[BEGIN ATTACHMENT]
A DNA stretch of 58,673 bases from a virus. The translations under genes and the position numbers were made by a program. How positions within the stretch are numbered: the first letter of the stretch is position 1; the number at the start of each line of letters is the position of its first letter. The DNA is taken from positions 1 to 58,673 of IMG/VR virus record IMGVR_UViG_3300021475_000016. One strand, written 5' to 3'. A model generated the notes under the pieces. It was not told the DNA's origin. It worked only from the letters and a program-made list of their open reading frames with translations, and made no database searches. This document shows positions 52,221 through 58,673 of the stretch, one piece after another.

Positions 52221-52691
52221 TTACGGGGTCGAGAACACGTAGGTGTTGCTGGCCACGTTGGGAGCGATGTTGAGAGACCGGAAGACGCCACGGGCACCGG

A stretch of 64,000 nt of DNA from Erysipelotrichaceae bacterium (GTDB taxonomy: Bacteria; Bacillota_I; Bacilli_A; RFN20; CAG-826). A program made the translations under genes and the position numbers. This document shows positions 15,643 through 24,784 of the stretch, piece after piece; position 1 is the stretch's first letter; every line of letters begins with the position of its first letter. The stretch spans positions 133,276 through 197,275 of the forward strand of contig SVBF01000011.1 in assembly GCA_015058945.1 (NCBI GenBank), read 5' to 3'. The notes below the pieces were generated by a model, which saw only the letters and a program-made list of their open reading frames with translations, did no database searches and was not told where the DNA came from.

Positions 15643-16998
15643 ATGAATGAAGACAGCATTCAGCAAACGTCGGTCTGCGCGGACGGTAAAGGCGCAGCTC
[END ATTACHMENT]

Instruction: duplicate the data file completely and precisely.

A DNA stretch of 58,673 bases from a virus. The translations under genes and the position numbers were made by a program. How positions within the stretch are numbered: the first letter of the stretch is position 1; the number at the start of each line of letters is the position of its first letter. The DNA is taken from positions 1 to 58,673 of IMG/VR virus record IMGVR_UViG_3300021475_000016. One strand, written 5' to 3'. A model generated the notes under the pieces. It was not told the DNA's origin. It worked only from the letters and a program-made list of their open reading frames with translations, and made no database searches. This document shows positions 52,221 through 58,673 of the stretch, one piece after another.

Positions 52221-52691
52221 TTACGGGGTCGAGAACACGTAGGTGTTGCTGGCCACGTTGGGAGCGATGTTGAGAGACCGGAAGACGCCACGGGCACCGG

A stretch of 64,000 nt of DNA from Erysipelotrichaceae bacterium (GTDB taxonomy: Bacteria; Bacillota_I; Bacilli_A; RFN20; CAG-826). A program made the translations under genes and the position numbers. This document shows positions 15,643 through 24,784 of the stretch, piece after piece; position 1 is the stretch's first letter; every line of letters begins with the position of its first letter. The stretch spans positions 133,276 through 197,275 of the forward strand of contig SVBF01000011.1 in assembly GCA_015058945.1 (NCBI GenBank), read 5' to 3'. The notes below the pieces were generated by a model, which saw only the letters and a program-made list of their open reading frames with translations, did no database searches and was not told where the DNA came from.

Positions 15643-16998
15643 ATGAATGAAGACAGCATTCAGCAAACGTCGGTCTGCGCGGACGGTAAAGGCGCAGCTC